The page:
The identity of teachers

Experiment: Integrating the messages of a collection of literature.

Analyzing the work of teachers is incredibly fascinating work. As a former teacher, I am still intrigued at every story and every quote. I would describe every piece of research about teachers as a “page turner”. What did they say?! What happened next?! I constantly yell inside my head.



Identity is an important facet when looking at teachers. Teaching is not just a profession, it is a lifestyle. To name it as a “calling” is to deny the intense training and physical work. To call it a “vocation” is to deny the psychological coupling of the person with teaching. Teachers don’t tend to express teaching as simply their work, but talk about teaching as their identity. “To teach is a way of coming at life, of finding oneself, which is experienced as deeply spiritual and life affirming – living a life that matters” (Bullough & Hall-Kenyon, 2011, p. 128). Teachers integrate themselves into their classrooms and combine their professional lives with their personal lives. In a study of “being whole” as teachers, Jennifer Nias found that teachers described the necessity of having a strong personal identity but that it was intertwined with being a teacher. The teachers described a teacher identity as a blurring of the line between personal and professional life (Nias, 1988, pp. 197-200).

The analysis of identity is important because teachers are too often treated as just the hidden mechanism of schooling or just some other component of the “black box” of education. Policies are created at district or government levels and children come out the other end with little regard for what happens in the middle. But teachers are an integral part of this equation and, simply put, changes to the nature of education that stop teachers from finding their “whole” selves within their work are a serious problem. “Demoralization is better understood as a process of continually being frustrated in one’s pursuit of good teaching. In the process of demoralization, moral rewards are elusive in a practice that had previously afforded access to the satisfaction of doing good work. The failure to access moral rewards is not the result of a lack of personal fortitude or moral sensibility but a fundamental change in the rewards available through the work” (Santoro, 2011, p. 16). For teachers whose lives are so inextricably linked to their work, not being able to access the moral rewards means that they no longer feel like teachers. The sense of meaning in teaching is lost.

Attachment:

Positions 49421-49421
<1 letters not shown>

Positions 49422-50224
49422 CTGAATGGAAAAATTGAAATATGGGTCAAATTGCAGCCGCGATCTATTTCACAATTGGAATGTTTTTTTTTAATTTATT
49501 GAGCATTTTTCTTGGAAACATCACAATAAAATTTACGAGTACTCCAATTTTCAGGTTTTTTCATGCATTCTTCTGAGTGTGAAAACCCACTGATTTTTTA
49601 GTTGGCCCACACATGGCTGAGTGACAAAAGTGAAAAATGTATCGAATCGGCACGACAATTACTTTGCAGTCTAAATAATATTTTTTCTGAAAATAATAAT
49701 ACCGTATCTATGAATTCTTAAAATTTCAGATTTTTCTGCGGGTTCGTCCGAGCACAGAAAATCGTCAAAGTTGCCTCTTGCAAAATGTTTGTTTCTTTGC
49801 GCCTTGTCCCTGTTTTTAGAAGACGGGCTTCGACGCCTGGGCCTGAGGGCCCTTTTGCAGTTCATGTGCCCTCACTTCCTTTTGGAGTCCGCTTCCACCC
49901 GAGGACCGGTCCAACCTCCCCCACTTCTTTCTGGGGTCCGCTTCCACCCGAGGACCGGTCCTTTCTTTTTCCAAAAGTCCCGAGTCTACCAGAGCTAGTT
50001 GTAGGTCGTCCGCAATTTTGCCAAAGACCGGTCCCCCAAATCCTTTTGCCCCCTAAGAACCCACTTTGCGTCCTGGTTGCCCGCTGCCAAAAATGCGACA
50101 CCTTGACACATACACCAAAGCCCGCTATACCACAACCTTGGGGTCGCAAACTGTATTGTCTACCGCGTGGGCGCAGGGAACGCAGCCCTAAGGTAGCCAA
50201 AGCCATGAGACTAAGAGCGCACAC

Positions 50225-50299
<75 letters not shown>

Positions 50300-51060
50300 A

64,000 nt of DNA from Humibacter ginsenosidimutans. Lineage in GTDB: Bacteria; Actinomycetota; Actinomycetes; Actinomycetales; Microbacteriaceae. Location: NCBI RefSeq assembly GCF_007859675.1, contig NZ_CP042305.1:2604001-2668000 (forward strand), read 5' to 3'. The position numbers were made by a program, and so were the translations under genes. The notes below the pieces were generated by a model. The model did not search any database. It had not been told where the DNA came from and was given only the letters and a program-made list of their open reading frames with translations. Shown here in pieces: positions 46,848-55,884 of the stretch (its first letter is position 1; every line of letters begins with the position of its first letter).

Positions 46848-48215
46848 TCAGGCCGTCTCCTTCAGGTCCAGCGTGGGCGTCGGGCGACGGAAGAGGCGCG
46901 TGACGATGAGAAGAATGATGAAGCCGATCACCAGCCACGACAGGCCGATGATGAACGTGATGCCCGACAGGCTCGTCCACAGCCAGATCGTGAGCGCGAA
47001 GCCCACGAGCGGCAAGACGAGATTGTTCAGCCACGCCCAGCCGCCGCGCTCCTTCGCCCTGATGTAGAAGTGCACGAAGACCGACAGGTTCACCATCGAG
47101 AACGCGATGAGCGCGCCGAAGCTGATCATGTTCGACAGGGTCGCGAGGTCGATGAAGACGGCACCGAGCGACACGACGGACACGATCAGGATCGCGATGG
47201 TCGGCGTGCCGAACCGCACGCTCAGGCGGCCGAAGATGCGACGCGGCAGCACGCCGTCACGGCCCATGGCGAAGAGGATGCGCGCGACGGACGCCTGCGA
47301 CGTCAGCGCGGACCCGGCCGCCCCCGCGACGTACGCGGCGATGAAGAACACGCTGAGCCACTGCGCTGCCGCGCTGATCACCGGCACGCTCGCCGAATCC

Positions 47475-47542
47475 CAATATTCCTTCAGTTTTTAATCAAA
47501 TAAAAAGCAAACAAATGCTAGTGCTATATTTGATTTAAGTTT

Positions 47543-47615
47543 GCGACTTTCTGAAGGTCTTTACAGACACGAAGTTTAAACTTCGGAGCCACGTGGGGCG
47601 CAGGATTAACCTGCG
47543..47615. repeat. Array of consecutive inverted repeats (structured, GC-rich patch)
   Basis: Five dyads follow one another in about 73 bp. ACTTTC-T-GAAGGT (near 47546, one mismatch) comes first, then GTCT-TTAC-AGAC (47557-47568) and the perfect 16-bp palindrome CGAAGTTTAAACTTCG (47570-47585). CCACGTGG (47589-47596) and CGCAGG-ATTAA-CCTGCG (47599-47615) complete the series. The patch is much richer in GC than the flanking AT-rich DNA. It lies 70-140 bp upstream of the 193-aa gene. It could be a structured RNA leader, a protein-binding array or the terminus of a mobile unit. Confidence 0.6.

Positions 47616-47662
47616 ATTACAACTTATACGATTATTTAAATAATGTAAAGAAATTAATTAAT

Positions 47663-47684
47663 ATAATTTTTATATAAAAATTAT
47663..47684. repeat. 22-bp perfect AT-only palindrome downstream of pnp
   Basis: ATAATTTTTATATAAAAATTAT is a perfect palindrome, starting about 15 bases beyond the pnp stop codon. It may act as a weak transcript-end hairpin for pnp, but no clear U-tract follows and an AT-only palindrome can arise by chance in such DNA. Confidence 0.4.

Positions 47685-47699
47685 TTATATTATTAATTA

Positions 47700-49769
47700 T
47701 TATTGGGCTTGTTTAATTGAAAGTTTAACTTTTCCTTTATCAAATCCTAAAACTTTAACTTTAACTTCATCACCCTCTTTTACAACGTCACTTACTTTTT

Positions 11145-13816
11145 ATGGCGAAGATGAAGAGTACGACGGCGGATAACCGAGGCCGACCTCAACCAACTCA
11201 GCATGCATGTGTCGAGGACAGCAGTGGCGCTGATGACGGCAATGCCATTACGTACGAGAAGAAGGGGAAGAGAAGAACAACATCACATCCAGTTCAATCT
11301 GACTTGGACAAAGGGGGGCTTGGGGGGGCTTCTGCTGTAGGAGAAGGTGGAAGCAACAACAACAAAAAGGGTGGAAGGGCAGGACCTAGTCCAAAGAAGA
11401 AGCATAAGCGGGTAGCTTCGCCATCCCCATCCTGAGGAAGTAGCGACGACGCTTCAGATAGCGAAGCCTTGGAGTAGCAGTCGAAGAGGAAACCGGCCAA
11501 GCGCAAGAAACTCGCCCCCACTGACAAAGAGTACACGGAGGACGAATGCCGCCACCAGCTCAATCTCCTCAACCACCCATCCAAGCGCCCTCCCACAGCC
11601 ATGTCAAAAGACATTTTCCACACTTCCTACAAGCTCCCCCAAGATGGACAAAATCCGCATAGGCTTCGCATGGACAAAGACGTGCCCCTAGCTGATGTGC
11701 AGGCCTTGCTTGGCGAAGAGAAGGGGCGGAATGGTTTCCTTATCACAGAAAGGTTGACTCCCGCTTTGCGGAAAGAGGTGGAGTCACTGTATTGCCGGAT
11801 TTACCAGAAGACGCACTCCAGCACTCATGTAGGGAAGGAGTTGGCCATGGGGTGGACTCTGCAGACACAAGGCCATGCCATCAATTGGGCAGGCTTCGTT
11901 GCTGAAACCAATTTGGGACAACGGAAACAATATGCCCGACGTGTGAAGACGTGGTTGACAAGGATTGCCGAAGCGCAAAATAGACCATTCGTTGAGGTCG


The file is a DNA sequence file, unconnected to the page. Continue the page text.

Now, some may argue that there is a simple solution. This is often phrased as finding a “work/life balance” or teachers are urged to leave their work at school. Within a school, teachers resign themselves to “playing the game” to get through activities that they find outside their personal beliefs of good teaching. They work through tough mandates that contradict their professional ethics or allow themselves to be subjected to demeaning examinations of their work. But the  link between a teacher’s work and their identity is so strong that these acts undermine the very identity of the teacher as a person. “Competence anxieties can intensify when the public realm of teaching performance is segregated and divorced from the private realm of personal feeling; when professional lives and personal lives become strictly detached from each other (Hargreaves, 1994, p. 150). To separate teaching from identity is disabling for a teacher. There is no easy path of disentangling teaching from life. Without being able to integrate the personal and the professional, teachers no longer feel like themselves.


Bullough, R. V., & Hall‐Kenyon, K. M. (2011). The call to teach and teacher hopefulness. Teacher Development, 15(2), 127-140. doi:10.1080/13664530.2011.571488

Hargreaves, A. (1994). Changing Teacher, Changing Times. New York, NY: Teachers College Press, Columbia University.

Nias, J. (1988). What it Means to ‘Fell like a Teacher’: The Subjective Reality of Primary School Teaching. In J. Ozga (Ed.), Schoolwork: Approaches to the Labour Process of Teaching (pp. 195-213). Milton Keynes: Open University Press.

Santoro, D. A. (2011). Good Teaching in Difficult Times: Demoralization in the Pursuit of Good Work. American Journal of Education, 118(1), 1-23. doi:10.1086/662010

With the comic from David Lee Finkle from Middleweb. Check out his website at: Mr

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